Hundreds of pilots currently flying are managing
depressive symptoms perhaps without the possibility
of treatment due to the fear of negative career
According to an anonymous survey of nearly 1,850
pilots conducted by researchers at Harvard T.H. Chan
School of Public Health 233 (12.6%) airline pilots
meeting depression threshold and 75 (4.1%) pilots
reporting having suicidal thoughts. Although results
have limited generalizability, there are a
significant number of active pilots suffering from
The new findings come a year and a half after a
Germanwings co-pilot who suffered from depression
deliberately crashed a plane into the French Alps,
The study is the first to describe airline pilot
mental health—with a focus on depression and
suicidal thoughts—outside of the information derived
from aircraft accident investigations, regulated
health examinations, or identifiable self-reports,
all of which are records protected by civilian
aviation authorities and airline companies.
For those sources of information, there is a strong
disincentive for pilots to accurately report if they
are suffering from depressive symptoms, according to
the study authors.
“We found that many pilots currently flying are
managing depressive symptoms, and it may be that
they are not seeking treatment due to the fear of
negative career impacts,” said Joseph Allen,
assistant professor of exposure assessment science
and senior author of the study.
“There is a veil of secrecy around mental health
issues in the cockpit. By using an anonymous survey,
we were able to guard against people’s fears of
reporting due to stigma and job discrimination.”
Respondents to the web-based survey, conducted
between April and December 2015, came from over 50
The survey was designed with a mix of questions so
as not to suggest a focus on mental health, in order
to minimize potential bias in responses.
The highest percentage of respondents initiated
surveys from the U.S. (45.5%), Canada (12.6%), and
Out of nearly 3,500 who participated in the survey,
1,848 completed the questions about mental health.
Within this group, 233 (12.6%) met the criteria for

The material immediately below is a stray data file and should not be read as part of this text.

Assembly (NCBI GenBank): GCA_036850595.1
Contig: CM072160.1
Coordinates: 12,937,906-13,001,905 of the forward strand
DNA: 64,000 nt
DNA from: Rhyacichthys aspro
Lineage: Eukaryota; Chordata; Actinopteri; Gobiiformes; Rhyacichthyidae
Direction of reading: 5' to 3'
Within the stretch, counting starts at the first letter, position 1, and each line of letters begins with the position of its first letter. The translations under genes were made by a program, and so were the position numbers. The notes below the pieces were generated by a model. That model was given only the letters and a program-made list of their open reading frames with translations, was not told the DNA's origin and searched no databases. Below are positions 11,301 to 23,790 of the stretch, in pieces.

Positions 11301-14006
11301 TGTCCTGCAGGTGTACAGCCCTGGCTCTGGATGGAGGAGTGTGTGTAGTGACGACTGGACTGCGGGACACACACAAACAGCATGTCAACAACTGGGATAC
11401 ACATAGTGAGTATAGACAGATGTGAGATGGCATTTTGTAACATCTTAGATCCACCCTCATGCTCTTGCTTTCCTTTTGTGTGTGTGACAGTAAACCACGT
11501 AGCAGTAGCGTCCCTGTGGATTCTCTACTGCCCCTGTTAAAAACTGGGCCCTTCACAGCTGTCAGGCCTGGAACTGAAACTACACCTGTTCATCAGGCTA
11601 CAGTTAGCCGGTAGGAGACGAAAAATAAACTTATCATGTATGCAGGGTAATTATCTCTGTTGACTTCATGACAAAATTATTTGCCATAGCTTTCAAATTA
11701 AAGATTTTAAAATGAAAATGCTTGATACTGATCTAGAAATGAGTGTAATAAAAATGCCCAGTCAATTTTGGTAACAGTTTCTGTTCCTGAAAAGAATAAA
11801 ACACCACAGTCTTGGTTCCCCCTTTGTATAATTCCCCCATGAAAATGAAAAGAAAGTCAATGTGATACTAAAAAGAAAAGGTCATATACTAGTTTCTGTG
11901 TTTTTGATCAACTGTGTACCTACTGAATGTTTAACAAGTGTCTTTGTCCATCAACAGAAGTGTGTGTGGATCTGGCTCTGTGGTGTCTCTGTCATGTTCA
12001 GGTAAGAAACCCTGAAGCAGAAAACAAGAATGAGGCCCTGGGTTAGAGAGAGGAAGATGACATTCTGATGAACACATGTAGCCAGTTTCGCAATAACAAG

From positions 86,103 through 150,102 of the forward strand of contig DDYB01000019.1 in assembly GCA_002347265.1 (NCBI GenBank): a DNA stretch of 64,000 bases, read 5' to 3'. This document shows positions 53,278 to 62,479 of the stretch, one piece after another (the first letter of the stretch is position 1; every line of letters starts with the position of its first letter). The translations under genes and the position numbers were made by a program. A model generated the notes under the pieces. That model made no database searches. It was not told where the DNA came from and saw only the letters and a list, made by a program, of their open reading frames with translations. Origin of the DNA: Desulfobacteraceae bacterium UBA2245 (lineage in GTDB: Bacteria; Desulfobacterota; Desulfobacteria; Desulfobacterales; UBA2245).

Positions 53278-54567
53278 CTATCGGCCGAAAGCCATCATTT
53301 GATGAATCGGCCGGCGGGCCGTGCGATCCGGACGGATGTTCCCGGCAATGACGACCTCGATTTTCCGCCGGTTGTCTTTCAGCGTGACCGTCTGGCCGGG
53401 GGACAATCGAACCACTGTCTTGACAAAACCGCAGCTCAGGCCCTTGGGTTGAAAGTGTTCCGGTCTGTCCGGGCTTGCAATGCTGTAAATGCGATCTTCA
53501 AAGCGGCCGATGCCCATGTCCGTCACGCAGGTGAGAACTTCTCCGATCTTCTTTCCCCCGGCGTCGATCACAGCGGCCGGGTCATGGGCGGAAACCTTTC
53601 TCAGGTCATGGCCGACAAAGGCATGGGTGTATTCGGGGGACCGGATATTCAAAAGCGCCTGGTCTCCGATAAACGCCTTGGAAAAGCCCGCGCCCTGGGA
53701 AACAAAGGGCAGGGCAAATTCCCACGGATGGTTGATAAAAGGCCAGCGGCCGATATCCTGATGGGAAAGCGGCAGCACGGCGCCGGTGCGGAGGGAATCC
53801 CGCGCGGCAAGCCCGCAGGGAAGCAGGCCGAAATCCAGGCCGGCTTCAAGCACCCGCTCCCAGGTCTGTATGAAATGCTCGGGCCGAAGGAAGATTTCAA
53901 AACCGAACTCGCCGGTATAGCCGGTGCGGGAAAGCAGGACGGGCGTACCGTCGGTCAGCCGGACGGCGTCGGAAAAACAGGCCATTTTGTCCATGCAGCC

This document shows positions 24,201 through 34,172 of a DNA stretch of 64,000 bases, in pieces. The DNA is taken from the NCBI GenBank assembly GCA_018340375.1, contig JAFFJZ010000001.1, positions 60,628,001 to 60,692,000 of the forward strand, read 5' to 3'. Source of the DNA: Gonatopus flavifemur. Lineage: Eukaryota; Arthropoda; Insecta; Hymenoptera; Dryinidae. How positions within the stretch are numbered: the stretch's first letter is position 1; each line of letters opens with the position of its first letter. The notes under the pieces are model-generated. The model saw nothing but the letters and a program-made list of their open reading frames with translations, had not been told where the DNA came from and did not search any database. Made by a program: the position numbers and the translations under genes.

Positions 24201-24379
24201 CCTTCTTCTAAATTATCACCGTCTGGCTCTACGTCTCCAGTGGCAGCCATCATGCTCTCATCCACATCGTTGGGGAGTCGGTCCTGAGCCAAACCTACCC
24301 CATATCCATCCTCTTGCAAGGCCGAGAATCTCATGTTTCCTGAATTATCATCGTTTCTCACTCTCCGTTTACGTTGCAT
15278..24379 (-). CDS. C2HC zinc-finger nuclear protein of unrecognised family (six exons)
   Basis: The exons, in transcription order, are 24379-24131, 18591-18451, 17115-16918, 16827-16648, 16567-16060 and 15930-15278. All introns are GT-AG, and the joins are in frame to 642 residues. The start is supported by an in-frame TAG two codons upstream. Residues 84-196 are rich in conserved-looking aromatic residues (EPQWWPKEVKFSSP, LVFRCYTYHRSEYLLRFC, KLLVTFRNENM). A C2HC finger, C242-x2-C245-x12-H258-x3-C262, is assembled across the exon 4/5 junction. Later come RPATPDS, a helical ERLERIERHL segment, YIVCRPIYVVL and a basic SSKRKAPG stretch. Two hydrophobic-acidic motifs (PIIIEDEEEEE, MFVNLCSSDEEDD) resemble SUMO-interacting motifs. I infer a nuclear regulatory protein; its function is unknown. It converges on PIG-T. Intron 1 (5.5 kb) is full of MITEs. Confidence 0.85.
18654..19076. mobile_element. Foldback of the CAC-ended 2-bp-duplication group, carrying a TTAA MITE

likely depression, and 75 (4.1%) reported having
suicidal thoughts within the previous two weeks.
Of 1,430 who reported working as an airline pilot in
the last seven days at the time of the survey, 193
(13.5%) met the criteria for depression.
A greater proportion of male pilots than female
pilots reported that they had experiences “nearly
every day” of loss of interest, feeling like a
failure, trouble concentrating, and thinking they
would be better off dead.
Female pilots were more likely than male pilots to
have at least one day of poor mental health during
the previous month, and were more likely to have
been diagnosed with depression.
The study also found that depression was more likely
among pilots who used higher levels of sleep aid
medication and those who were experiencing sexual or
“Our study hints at the prevalence of depression
among pilots—a group of professionals that is
responsible for thousands of lives every day—and
underscores the importance of accurately assessing
pilots’ mental health and increasing support for
preventative treatment,” said Alex Wu, a doctoral
student at Harvard Chan School and first author on
For more information
Airplane Pilot Mental Health and Suicidal Thoughts:
A Cross-sectional Descriptive Study via Anonymous
Alexander C. Wu, Deborah Donnelly-McLay, Marc G.
Weisskopf, Eileen McNeely, Theresa S. Betancourt,
Joseph G. Allen.
Environmental Health, online December 14, 2016
The Harvard T.H. Chan School of Public Health